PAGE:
The ray_switch node lets you evaluate different shading trees for different ray types. In general, it’s used to provide a simpler shading tree for secondary rays, such as diffuse, glossy, or shadow rays. So when a camera ray hits the object, you can do one thing, but when a secondary ray hits the object, you can do another, simpler thing 🙂
For shadow rays, it’s not the color that matters, but whether the object blocks the shadow ray from a light. For example, if an object is opaque, then it doesn’t matter whether ray_switch returns red or blue or green or yellow for the shadow rays: the object is still opaque and blocking the light. So, you could use a ray_switch.shadow to plug in a simple standard shader that provides just the opacity mask.
Like many other Maya users, I started getting this error when I tried to batch render:
// Error: line 1: Socket error creating command port SOLIDANGLE-PC:7835 (10048).
I checked the port 7835 with netstat, and that gave me a PID (process ID) of 109736
C:\Program Files\Autodesk\Maya2014\bin>netstat -ano | find "7835"
TCP XXX.XXX.XXX.XXX:7835 0.0.0.0:0 LISTENING 109736
But unfortunately, there didn’t seem to be any process with that PID, so I couldn’t kill it to free up the port. tasklist | find “109736” came up empty; there was no such PID in the Task Manager or Process Explorer; and TCP View said that PID was non-existent.
I was resigned to having to reboot my machine until I saw this. Then I used Process Explorer to find the process that was referencing the “non-existent” PID, and when I killed that process, I could batch render again from Maya.
With Arnold there are two things in an ASS file that specify the location of a texture file:
The texture filename, which can be an absolute or relative path.
The texture_searchpath in the render options. The texture_searchpath is used only if the texture filename is a relative path (for example: “sourceimages/example.tiff”.
For example, if the texture filename was a relative path, you might have something like this in an ASS file:
Arnold does not support IES lighting profiles [generally, IES profiles are not used a lot in film/VFX work]. Most of the time, you can do what an IES light does by using an appropriate gobo (aka a slide projector). For example, SHED used gobo lighting in place of IES on their recent IGA Aide Gourmet spot.
SHED created their own gobo filters to create a similar look to IES lights
You can use relative paths in Maya (like “/Dog.ass” in the Path box of the StandinShape attributes). It can be relative to the project, or relative to the Procedural Search Path.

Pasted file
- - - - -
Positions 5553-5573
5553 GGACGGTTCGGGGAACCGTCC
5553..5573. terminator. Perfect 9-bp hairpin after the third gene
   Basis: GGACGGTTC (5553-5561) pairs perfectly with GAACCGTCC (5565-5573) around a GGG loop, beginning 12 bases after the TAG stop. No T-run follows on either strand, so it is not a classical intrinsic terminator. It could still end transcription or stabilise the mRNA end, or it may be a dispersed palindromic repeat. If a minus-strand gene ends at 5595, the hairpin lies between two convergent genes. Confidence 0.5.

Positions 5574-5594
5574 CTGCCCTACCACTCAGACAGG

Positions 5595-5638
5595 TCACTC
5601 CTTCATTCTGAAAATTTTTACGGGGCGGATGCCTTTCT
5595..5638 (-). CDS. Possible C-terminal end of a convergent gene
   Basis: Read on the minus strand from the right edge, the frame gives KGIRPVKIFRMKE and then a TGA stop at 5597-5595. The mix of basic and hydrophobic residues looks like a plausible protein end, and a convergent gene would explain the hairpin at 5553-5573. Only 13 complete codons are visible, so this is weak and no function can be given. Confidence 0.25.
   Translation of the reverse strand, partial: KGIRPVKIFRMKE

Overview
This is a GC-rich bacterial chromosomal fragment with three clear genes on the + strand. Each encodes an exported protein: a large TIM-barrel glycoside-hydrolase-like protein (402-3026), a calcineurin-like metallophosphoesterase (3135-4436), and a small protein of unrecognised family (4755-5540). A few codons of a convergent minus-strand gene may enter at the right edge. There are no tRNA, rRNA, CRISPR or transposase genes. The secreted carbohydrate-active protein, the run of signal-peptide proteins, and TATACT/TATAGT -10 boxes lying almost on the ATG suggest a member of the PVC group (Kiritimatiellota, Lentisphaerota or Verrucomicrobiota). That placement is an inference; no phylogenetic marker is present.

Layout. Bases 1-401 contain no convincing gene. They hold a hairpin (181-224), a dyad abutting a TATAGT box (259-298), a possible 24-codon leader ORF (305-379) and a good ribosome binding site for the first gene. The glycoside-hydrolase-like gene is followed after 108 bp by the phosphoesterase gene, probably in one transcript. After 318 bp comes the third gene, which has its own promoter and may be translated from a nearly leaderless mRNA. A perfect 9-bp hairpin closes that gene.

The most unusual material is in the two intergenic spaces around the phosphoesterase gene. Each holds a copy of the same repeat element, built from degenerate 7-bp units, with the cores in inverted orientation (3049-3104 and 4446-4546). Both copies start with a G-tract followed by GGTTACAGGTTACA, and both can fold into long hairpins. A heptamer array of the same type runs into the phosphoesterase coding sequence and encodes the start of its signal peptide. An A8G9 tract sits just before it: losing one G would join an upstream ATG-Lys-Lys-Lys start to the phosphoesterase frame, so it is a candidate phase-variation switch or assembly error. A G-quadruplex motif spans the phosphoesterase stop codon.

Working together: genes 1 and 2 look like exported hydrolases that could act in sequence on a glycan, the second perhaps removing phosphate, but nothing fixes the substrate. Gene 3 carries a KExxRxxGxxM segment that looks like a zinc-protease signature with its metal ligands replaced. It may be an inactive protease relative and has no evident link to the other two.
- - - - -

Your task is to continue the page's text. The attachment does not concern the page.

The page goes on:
An exported ASS file, on the other hand, always has the full absolute path.
To load an animated sequence into a standin:
- In the Attribute editor for the StandInShape, under File/Frame, your Path should be something like example.####.ass (you must use four # symbols for the frame number pattern)
- Enable Use Frame Extension
- In the Frame box, type “= frame” without the quotation marks, and press ENTER. That creates an expression that uses the current frame number to specify which ASS file to load.
In this case, a customer running Maya 2013 on Ubuntu reported this error when he tried to load the mtoa plugin:
API error detected in plugins/mtoa/Main.cpp at line 710: (kFailure): Unexpected Internal Failure
ERROR | Failed to register renderer 'arnold'
That specific line in plugins/mtoa/Main.cpp runs these two lines of Python:
So I asked the customer to run that Python in the Maya script editor, and that gave us this error:
# Error: ImportError: file
/usr/autodesk/maya2013-x64/lib/python26.zip/hashlib.py line 63: No module
named _md5 #
Now we’re cooking with EVIL gas! I’ve seen these kinds of errors before…
This appears to be general problem with Maya 2013 and pymel (I found a few different posts about this via Google search). For example, this thread from the pymel project, or the Troubleshooting section on this page.
In brief: you need to create some symlinks to the right versions of the libssl.
Hat tip: Andy Jones on the Softimage mailing list
You can use xsibatch -processing to render scenes with Arnold. With -processing, xsibatch uses a Processing token instead of a Batch license, so you’re not limited by the number of Batch licenses you happen to have. Back in the days before third-party renderers, -processing for was for non-rendering tasks. Now it’s for non-mental ray tasks!
I was sure I tested this long ago, but obviously I must have made a mistake on my command line.
xsibatch -processing -render //server/project/Scenes/example.scn
Autodesk Softimage 220.127.116.11
License information: using [Processing]
# INFO : [sitoa] SItoA 2.7.1 win loaded.
# INFO : [sitoa] Arnold 18.104.22.168 detected.
Here’s actual proof in the form of a screenshot 🙂